Some years ago I decided to apply the theory that putting brandy-inclusive dairy products into a bacon sandwich would definitely not make things any worse. This year I have taken the research a significant step further and will now be applying the theory to all recipes because this cauliflower cheese was so disgustingly delicious that people who only had a bit cold asked me for the recipe. So I’ve written it up to give the public what they want.

I don’t have a photo of it because we ate it all but just imagine something very, very majestic and golden. It has a vegetable in so you can pretend it is part of your new year regime and also brandy cream is on yellow stickers everywhere so it’s v frugal etc.

1x cauliflower
80g butter (roughly a third of a normal size pat)
5 heaped tablespoons flour
Pot of brandy cream (about 300ml)
At least a pint of milk but to be honest you’ll have to judge it as you do it
Salt and pepper
300g Red Leicester cheese

1x sharp knife
1x medium pyrex or similar for going in the oven

To strictly recreate the circumstances under which this came into being, you should be making sausage rolls and mince pies at the same time, in your dressing gown.

Like most cauliflower cheese recipes, this involves making a roux-based white sauce, roundly judged to be a technically difficult act for the amateur cook; no it is not. You don’t even need to measure the ingredients, once you get the knack for it. Stop letting your domestic science teacher guide your adult life. Make the roux, feel the roux, the roux is gentle and your friend and not frightening in the slightest. I make white sauce all the time and I, as my domestic science teach identified, do not give a shit about the correct method. Honestly, it will be fine and totally worthwhile – the main thing is to make sure it doesn’t start burning, which can be a little tricky to judge but mostly just involves paying attention.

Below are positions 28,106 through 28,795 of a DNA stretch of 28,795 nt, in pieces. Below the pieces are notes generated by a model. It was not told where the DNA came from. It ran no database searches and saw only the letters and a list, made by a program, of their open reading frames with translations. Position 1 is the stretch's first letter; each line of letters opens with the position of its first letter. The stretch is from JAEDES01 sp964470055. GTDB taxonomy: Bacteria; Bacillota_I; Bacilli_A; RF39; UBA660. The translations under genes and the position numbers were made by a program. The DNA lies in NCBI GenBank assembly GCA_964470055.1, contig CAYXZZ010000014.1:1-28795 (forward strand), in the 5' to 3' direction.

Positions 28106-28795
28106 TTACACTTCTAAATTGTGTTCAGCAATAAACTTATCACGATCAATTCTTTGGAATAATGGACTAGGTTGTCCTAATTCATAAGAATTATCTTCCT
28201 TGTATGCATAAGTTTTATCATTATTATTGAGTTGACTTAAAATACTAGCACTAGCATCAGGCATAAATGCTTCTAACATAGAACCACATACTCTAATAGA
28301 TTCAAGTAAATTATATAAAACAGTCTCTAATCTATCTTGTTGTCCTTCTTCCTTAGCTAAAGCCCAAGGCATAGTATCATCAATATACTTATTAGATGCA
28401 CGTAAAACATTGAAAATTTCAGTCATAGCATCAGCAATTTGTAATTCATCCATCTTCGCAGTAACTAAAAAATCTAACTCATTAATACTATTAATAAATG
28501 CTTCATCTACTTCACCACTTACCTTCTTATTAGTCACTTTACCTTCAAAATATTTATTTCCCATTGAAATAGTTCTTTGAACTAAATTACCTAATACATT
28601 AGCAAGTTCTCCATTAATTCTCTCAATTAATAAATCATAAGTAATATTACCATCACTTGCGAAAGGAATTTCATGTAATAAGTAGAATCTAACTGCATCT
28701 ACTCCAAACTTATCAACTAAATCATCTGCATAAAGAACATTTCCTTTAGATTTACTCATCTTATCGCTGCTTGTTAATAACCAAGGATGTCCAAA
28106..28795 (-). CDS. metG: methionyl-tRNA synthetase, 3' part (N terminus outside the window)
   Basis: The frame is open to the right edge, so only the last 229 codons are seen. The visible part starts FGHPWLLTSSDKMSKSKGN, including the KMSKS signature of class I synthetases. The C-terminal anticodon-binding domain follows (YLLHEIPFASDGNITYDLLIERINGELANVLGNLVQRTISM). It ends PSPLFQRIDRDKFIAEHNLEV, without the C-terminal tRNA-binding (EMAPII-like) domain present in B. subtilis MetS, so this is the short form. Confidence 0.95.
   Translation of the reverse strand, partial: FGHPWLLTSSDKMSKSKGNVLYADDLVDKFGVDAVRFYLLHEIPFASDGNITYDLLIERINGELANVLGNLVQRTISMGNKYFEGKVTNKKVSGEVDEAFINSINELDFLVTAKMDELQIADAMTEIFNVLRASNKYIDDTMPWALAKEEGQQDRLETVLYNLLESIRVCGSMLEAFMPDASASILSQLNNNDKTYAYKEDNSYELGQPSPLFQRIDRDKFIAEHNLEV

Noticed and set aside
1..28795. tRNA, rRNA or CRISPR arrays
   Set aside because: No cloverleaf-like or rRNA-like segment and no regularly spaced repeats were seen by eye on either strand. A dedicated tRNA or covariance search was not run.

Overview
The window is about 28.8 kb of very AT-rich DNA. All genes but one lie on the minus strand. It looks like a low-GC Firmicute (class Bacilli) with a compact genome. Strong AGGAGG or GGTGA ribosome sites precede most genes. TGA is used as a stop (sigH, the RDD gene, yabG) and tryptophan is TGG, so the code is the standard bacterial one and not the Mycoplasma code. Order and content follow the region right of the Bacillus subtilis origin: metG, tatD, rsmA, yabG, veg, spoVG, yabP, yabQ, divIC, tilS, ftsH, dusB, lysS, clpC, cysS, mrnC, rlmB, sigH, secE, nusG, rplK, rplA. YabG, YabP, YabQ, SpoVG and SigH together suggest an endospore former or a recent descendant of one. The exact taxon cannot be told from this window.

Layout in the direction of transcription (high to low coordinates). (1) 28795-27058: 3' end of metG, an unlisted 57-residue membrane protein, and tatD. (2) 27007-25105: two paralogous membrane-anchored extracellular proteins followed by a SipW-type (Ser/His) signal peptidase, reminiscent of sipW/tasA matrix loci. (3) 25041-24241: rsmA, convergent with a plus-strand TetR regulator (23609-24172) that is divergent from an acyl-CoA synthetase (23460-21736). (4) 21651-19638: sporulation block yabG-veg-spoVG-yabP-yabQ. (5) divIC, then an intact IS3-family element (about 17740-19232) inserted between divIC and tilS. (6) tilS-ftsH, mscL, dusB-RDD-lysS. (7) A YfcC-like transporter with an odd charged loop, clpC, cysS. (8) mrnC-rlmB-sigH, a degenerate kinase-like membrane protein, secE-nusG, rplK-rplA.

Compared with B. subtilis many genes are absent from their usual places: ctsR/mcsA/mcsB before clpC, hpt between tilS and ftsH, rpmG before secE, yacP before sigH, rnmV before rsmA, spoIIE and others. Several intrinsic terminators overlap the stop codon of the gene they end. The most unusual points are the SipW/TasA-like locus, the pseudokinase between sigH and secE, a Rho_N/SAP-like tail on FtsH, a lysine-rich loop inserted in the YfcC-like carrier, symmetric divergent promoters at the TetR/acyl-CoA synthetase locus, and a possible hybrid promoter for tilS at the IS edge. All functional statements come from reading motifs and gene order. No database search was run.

(or bending down looking in the oven to check the sausage rolls and some luck)

1. Bring water to the boil in the big saucepan whilst you trim the leaves off the cauliflower. Remove most of the stalk and break apart the heads a little, so they’re no larger than your pyrex dish or whatever is deep.

2. Put the cauliflower in the boiling water for about 5 minutes, then drain and put in your oven dish.

3. Using the same pan (or a different one if you LOVE WASHING UP) melt the butter on a medium heat (unless you are confident in the white sauce arts, in which case – real talk – you can make a roux on the highest heat and it’s dead easy and quick) and stir in the flour – it should reach a fairly stiff consistency. Let the flour fry in the butter for about a minute, stirring.

4. Turn up the heat a little bit and just fucking whack the whole lot of brandy cream in the pan. No, listen, just do it, stop messing about – roux is way easier to make than people make out. Stir vigorously- it should reach a rich puree consistency but won’t go any further towards being a liquid than that at this stage

5. Turn the heat back down a little and begin adding the milk gradually. You don’t have to be as nervous about this as most white sauce recipes suggest but do keep stirring constantly. It should develop into a thick white sauce. Once it’s at a consistency you’re happy with, take off the heat and season with salt and black pepper. If your butter was unsalted you can put a fairly decent amount in.

6. Grate the Red Leicester and scatter it into the pyrex dish with the cauliflower – this goes against the idea it should melt into the roux but gave it a great texture and also meant not having to clean a cheesy white sauce off a pan, which is the devil’s own work. Keep a small amount back to sprinkle on the top.

7. Pour white sauce over the top of the cheese and cauliflower and sprinkle the last bit of cheese on top, whack in fan oven at 180 for 40 minutes or until it’s bubbling and golden on top.

8. LET IT STAND you will HURT YOURSELF it managed to remain hot for an hour whilst we made roast potatoes, so it would have been nuclear straight out – give it 20 minutes under foil.

9. BEHOLD THE MAJESTY of this LUXURIOUS DISH except behold with your mouth and tastebuds not your eyes.